More isn't always better.
In a world that’s been conditioned to love big engines, the 4-cylinder often gets overlooked for fun and performance. With gas prices always rising and the ever-present problem of pollution, downsizing engines and using forced induction to bring up the horsepower and torque when needed is an attractive proposition. Performance cars like the Honda Civic Type R are delivering 300 horsepower and nearly the same amount of torque, while Volvo is currently only using 4-cylinder engines and higher-end models are using both turbocharging and supercharging at the same time. The days of there being no replacement for displacement are long gone.
While we might be getting more than ever out of minimally sized engines, we’ve already seen some wonderful 4-cylinder powerplants. These are some of our favorites from the past 30 years or so.
We’ll open with a crowd-pleaser. Honda has always had a knack for making thrilling 4-cylinders, and the Honda S2000’s engines are a couple of the best examples. 240 horsepower from a naturally aspirated 4-cylinder engine is no joke, but add variable valve timing and a 9,000 rpm redline and you have something that will give you goosebumps on a back road. On top of that, the F20C and F22C variants were strong and reliable.
This is absolutely one for the Europeans and, while everyone wanted Alfa’s V6, the 4-cylinder Twin Spark offered oodles of character expected from an Alfa Romeo engine. The Twin Spark moniker referred to the design Alfa was pioneering using a second smaller spark plug for each cylinder to improve on efficiency. The design didn’t catch on, and Alfa gave up in the end, but while the units weren’t powerful they were rev-happy little monsters that made a fantastic sound.
The reason the innovative and reliable Saab engines of the late 80s and early 90s didn’t get the recognition they deserved is largely down to the BMW M3 engines at the time. However, Saab’s B234R has a solid argument for being better. If you owned a 5-speed manual turbo 9000 you had 225 horsepower and almost 300 ft-lb of torque at your disposal. On top of that, with a few basic modifications, you could run with a top trim Porsche 933 Turbo from the lights and be sure of not breaking the internals. Saab used forged connecting rods and crankshaft with a closed deck iron block.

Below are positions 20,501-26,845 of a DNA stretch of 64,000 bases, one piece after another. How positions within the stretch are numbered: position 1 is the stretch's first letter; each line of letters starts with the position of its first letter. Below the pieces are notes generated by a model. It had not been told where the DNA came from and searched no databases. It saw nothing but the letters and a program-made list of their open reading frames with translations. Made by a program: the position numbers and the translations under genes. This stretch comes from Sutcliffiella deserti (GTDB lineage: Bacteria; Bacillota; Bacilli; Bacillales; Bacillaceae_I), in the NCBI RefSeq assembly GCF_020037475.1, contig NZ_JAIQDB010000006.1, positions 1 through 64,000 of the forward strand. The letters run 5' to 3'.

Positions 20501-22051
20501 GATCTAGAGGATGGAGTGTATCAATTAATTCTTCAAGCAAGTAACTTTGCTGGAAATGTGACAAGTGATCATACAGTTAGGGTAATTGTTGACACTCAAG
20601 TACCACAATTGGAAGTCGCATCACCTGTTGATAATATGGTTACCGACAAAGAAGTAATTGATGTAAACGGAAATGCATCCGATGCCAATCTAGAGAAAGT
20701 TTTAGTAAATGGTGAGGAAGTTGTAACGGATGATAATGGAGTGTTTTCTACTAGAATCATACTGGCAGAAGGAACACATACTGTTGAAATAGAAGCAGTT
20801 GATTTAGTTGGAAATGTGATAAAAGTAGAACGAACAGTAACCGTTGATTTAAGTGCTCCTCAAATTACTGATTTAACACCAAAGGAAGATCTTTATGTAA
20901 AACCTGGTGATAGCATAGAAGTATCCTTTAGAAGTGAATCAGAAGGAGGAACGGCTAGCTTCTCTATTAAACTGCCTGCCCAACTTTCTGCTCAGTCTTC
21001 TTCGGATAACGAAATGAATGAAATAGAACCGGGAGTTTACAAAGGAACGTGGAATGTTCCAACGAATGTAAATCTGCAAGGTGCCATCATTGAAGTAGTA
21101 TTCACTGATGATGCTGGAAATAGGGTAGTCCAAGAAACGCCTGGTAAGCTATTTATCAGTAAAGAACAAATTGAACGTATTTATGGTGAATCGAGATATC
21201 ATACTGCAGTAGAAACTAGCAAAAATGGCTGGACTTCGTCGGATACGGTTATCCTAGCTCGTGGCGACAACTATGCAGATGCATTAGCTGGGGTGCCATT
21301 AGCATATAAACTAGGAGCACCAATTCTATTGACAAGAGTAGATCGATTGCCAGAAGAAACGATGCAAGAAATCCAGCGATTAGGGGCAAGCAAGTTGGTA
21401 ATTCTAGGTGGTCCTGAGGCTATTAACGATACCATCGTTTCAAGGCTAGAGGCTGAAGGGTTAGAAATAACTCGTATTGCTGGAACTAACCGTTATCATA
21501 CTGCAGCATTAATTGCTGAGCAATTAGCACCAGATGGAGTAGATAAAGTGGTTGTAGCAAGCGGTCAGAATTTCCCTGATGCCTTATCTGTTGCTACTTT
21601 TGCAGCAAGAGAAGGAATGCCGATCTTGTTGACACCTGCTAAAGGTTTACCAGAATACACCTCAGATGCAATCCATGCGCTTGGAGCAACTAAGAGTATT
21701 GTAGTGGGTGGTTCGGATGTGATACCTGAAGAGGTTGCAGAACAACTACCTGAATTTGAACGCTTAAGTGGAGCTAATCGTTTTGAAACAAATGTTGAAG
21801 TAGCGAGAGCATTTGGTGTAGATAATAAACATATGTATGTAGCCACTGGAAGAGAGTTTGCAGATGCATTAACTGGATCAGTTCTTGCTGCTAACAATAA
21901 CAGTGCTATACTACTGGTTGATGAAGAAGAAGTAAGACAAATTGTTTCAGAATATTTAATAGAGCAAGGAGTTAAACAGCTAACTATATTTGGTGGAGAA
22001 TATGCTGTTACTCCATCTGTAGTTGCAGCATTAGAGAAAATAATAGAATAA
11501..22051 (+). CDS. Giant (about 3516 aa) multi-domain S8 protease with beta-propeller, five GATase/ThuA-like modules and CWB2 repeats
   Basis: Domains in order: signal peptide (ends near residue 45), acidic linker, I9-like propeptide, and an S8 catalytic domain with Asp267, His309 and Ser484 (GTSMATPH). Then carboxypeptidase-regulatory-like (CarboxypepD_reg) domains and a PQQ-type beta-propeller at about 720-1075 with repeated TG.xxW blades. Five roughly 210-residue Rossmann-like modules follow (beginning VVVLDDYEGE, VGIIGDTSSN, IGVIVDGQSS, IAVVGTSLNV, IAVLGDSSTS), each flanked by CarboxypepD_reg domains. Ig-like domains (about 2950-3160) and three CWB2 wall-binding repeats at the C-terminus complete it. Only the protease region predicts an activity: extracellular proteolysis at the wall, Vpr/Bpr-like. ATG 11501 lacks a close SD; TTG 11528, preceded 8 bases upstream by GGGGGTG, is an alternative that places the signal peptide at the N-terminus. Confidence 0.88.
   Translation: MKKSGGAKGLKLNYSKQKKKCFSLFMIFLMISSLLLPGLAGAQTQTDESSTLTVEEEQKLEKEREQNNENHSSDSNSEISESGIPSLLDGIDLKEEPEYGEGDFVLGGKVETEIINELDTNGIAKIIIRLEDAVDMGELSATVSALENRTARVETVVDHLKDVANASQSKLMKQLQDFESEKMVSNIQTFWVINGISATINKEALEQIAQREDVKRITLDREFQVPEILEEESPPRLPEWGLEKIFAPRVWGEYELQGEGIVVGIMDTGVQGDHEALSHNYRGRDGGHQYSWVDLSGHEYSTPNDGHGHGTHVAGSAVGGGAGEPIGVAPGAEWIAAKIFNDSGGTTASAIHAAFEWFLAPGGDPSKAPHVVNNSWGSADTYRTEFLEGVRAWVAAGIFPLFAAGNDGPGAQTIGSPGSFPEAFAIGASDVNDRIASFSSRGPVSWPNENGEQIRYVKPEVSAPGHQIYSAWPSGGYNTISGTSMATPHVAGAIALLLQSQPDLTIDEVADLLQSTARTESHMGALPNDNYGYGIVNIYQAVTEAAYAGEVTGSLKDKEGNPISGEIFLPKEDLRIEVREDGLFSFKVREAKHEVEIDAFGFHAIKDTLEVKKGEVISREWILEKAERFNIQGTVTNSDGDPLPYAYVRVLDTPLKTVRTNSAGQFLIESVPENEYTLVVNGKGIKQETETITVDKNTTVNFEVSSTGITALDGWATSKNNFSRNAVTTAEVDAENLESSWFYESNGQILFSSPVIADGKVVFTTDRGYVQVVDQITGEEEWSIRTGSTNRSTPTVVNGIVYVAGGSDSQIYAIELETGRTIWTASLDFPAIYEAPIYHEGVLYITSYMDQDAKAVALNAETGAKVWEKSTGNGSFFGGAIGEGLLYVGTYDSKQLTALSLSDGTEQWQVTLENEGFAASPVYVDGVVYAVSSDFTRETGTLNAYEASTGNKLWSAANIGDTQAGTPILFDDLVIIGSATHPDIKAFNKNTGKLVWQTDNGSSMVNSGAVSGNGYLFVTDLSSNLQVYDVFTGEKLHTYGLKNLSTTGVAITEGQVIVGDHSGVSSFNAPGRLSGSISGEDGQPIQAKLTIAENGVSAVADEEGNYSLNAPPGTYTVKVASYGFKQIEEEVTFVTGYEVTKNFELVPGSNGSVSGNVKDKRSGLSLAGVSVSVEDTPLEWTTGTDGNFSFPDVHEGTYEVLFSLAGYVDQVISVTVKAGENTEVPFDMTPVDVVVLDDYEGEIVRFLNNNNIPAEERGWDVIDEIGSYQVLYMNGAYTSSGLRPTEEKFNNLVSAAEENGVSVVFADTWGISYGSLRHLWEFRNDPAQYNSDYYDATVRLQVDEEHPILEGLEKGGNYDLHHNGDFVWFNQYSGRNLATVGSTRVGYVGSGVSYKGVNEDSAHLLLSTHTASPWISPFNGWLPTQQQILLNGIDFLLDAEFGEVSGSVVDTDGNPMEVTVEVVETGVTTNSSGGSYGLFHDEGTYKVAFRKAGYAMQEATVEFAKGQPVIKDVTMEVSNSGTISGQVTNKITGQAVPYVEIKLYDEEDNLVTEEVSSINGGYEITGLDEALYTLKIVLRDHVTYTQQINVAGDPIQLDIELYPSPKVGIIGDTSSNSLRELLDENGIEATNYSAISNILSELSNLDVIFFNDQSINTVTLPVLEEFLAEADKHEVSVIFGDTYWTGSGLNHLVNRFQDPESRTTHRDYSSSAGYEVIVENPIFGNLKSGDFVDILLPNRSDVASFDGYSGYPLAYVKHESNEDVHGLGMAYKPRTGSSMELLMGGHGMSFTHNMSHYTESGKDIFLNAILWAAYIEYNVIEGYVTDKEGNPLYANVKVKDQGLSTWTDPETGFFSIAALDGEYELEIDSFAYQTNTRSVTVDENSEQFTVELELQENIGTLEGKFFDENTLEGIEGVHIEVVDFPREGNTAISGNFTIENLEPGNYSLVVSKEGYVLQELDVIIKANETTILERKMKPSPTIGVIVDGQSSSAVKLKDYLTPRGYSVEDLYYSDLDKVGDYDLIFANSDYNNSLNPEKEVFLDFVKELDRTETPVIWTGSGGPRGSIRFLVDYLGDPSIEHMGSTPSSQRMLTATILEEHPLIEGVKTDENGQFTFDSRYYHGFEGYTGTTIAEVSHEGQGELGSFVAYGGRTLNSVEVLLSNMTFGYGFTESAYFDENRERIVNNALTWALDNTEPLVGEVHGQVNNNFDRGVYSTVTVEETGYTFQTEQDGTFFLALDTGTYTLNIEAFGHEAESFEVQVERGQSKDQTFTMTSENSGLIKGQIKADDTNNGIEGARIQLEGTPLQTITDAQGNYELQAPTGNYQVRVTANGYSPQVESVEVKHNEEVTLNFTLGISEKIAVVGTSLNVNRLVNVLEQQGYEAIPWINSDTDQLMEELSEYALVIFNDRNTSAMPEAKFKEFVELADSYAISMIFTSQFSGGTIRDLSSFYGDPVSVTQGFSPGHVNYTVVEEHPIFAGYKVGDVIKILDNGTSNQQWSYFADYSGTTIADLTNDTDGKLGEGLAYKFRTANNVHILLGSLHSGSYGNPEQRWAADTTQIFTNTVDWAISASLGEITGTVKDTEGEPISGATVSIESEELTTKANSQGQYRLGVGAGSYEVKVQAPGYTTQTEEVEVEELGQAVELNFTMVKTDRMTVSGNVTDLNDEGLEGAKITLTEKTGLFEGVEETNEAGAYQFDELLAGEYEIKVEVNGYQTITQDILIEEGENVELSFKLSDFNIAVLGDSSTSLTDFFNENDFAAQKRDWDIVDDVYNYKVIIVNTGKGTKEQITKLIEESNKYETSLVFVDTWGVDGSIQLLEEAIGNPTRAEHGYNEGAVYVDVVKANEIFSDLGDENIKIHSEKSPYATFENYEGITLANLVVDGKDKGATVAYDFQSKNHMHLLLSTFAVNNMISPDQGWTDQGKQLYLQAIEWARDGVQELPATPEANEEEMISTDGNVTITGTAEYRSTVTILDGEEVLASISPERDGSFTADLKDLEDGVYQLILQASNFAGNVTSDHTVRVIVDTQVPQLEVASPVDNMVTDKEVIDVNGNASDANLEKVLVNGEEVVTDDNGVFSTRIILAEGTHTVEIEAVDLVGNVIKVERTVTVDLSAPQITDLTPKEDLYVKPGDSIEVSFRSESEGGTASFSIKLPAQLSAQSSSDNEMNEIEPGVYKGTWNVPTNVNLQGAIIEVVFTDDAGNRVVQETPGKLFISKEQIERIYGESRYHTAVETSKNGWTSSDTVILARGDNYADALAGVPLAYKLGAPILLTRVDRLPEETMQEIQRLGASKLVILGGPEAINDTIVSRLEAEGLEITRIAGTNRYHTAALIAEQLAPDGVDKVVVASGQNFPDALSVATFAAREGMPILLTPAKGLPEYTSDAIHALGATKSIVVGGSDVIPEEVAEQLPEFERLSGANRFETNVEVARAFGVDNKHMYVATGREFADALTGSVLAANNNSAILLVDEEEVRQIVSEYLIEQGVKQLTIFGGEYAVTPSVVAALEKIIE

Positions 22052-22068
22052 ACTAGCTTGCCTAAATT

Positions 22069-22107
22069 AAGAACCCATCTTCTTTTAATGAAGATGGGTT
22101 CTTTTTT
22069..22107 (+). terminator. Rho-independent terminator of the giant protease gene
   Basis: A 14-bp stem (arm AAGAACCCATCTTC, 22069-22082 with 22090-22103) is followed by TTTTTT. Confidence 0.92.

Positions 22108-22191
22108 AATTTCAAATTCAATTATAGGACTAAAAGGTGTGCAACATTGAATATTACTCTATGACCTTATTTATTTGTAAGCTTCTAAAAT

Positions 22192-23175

If you ask the internet which engine is the most bulletproof ever built, you would get a string of answers and they would mostly be wrong. We look forward to your comments, but we present the Volvo Redblock. It’s the reason you still occasionally see boxy Volvos from the 80s and 90s on the road with the original engines. Redblocks were simple and well-built engines, and at the top of the tree was the B230FT.
The slant-4 approach made it easy to package, particularly in the front box. The B230FT was the top end turbocharged Redblock, a pure example of low tolerance functionality built for low friction. In stock form, they weren’t impressive for power, but they could be pushed hard in the same way as the infamous 2JZ people still blab on about. It’ll take almost anything you can throw at it, which is why you'll also see them as common engine swaps in RX-7s after the rotary died.
When it comes to flexibility and potential for performance, Volkswagen’s EA888 is a beauty. Stuffed in the VW Golf R and Audi S3 it’s a light yet punchy little powerplant that only falls a little shy of 300 horsepower. The big advantage is that its also capable of decent fuel economy when the hammer isn’t being dropped.
The 2.0-liter turbocharged variation of the Mitsubishi 4G6 series of engines is mainly known for powering the almighty Lancer Evolution cars up until the Evo IX. It was introduced in the JDM Galant VR-4 though and delivered a healthy 200 horsepower at 6000 rpm. The final version in Evo XI used Mitsubishi’s variable valve timing system and a revised turbocharger to punch out anywhere between 286 and 366 horsepower.
People can complain all they like about head gasket failures on some versions and fuel economy on the EJ257, but it’s what makes a Subaru WRX STI the iconic car that it is. And, while the new versions don’t match up to the unequal-length headers of old, there's all kinds of character and that distinctive sound of the flat-4 that still lives on against the odds.
This list wouldn’t be complete without one of the greatest Japanese 4-cylinder tuning platforms. It’s generally considered that 300 horsepower is relatively easy to get with an SR20DET and it’s not until approaching 400 hp that internal parts need beefing up to deal with the extra power. It was found in a plethora of cars, including the S13, S14, and S15 Silvia and the infamous S14 Nissan 200sx. Whether you got the potent factory turbocharged version depends on location, but in the US the aftermarket has that covered.
Part of the reason you buy a Focus RS is the blitzkrieg of a turbocharged 4-cylinder engine. The 350 hp and 350 lb-ft of torque you get out the gate is intoxicating, but put a little money into some Mountune goodies and a little more power can be squeezed out and used with drift mode. And for those that think a 4-cylinder doesn’t sound good, may we suggest standing behind a Focus RS as the throttle is mashed.
Originally designed by former Ferrari engineer Aurelio Lampredi, the Fiat Twin Cam (also known as the Lampredi Twin Cam) goes down as one of the most successful engines to feature in the World Rally Championship. It was used in both Fiat and Lancia cars to win manufacturers titles in the Fiat 131 Abarth 3 times, the Lancia 037 once, and the Lancia Delta HF 4WD and Delta Integrale took the title 6 times using variations on the engine.